Neil Gunn: The Other Landscape
This was Gunn’s last novel and it definitely has a tendency to sum up much of his earlier work. Walter Urquhart is a young anthropologist whose friend, David Townbee, a literary editor, has received an impressive manuscript, signed by Douglas Menzies but with no return address. He twice writes to Menzies in the Scottish highland town he identifies from the postmark but there is no reply but nor is the letter returned. Urquhart volunteers to go and track down Menzies and the story starts with his arrival at the hotel. For various reasons he does not immediately get to Menzies but, when dies, he finds that Menzies is a famous composer (writer of the Cliff Symphony) who has become somewhat of a recluse since the tragic death of his wife (he had to leave her when she was about to have a baby to help rescue a ship that was foundering in one of Gunn’s trademark storms and she died in childbirth). Basically it turns out that Menzies is not interested in pursuing his writing career and is heading for a tragedy.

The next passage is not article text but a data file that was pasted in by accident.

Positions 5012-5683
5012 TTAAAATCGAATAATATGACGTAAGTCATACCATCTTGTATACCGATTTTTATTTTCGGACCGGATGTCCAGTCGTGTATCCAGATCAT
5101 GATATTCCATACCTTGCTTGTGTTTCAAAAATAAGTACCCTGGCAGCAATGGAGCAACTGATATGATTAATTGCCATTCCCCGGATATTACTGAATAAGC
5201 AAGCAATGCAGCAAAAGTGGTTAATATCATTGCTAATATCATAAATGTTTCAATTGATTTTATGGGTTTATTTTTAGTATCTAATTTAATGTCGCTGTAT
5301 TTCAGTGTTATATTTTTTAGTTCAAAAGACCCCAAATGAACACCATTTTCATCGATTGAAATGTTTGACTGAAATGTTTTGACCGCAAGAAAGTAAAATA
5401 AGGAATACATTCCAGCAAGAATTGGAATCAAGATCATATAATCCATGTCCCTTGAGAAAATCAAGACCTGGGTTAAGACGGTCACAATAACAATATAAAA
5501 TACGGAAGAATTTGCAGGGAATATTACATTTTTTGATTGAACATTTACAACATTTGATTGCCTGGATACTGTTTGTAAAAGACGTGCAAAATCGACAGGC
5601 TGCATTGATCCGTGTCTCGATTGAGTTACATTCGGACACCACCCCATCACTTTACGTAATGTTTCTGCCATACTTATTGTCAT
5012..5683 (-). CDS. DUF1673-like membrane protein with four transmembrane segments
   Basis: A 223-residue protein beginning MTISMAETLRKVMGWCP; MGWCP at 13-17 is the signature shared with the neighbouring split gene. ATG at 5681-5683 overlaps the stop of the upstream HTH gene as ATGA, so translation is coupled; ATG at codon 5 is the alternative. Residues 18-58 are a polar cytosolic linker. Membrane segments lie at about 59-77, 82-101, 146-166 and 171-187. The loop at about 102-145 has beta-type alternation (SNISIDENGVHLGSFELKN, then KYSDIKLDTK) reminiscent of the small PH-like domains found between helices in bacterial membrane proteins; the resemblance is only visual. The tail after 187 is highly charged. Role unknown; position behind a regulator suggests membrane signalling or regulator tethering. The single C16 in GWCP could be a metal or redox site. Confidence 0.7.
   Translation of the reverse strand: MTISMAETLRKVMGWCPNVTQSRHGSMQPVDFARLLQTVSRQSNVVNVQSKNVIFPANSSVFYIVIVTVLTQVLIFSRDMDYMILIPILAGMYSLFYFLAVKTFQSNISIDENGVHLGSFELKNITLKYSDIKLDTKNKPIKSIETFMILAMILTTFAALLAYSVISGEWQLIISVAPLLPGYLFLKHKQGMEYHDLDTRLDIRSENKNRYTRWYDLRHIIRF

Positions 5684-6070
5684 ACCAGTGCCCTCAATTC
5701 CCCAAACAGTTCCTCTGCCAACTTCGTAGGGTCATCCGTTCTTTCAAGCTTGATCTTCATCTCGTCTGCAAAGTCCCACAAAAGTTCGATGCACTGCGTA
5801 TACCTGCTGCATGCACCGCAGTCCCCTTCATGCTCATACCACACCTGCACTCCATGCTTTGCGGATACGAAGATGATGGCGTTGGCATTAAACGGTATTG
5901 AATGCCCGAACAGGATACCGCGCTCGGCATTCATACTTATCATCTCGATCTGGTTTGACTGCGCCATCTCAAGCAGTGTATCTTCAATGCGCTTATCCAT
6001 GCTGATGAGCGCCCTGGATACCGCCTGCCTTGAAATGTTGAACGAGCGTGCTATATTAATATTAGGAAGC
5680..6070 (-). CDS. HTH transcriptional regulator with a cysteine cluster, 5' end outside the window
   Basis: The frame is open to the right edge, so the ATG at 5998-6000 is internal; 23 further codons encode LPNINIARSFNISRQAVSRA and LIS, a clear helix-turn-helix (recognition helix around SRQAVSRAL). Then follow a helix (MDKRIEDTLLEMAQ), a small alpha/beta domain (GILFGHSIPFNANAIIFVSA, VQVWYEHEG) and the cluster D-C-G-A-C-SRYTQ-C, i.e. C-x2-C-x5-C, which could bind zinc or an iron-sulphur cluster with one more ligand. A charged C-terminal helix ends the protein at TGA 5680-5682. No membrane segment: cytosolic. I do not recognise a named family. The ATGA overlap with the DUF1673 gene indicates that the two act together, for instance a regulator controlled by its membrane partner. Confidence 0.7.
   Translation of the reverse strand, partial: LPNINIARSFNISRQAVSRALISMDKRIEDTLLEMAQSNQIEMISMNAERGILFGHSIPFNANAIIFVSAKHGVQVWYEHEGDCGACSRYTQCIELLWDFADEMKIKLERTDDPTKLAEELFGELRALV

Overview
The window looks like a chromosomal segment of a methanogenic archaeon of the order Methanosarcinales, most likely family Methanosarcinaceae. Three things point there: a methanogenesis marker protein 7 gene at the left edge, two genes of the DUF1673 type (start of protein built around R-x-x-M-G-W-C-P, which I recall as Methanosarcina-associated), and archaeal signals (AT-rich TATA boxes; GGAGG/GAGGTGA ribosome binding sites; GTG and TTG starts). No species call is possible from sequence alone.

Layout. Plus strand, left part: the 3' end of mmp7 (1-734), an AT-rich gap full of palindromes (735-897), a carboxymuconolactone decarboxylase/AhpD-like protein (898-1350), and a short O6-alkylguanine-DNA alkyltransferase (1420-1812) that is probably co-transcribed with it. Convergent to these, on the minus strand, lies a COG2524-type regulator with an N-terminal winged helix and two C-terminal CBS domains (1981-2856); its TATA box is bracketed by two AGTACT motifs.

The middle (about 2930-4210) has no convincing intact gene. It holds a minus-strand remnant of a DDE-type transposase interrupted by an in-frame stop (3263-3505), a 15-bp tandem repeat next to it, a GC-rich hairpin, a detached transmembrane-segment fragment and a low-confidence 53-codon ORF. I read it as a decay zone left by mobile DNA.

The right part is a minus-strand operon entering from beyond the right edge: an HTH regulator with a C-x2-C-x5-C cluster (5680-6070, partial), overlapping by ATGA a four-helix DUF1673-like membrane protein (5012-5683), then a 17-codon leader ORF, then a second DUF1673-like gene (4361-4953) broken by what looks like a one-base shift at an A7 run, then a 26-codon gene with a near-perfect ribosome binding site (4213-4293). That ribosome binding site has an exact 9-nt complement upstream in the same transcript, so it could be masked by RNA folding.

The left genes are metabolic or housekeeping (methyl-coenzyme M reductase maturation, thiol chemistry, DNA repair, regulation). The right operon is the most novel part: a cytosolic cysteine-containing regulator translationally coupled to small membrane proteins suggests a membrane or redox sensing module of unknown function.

However, there are a few odd plots. Also staying at the hotel is the know-all former Diplomatic Service English major who uses the service of a local gillie, Lachlan, with whom he seems to be in permanent argument. When the major disappears, apparently in a boating incident, Lachlan is suspected. Lachlan has a daughter, Catherine, who assists Menzies (she was friendly with Menzies’ wife) and with whom Urquhart falls in love. This is not one of Gunn’s best books. There is far more philosophising than in his previous works – on such weighty topics as artistic creation and the origin of man. However, he does manage to get in a few of his favourite themes. The title indicates one of the themes, namely the disappearance of the old highlands since the Highland Clearances, symbolised by the ruined croft that Urquhart mistakes for a cairn. The English versus Scottish angle as well as town versus country are both well to the fore. An interesting book as a summation of a career but not a great one.
First published 1954 by Faber and Faber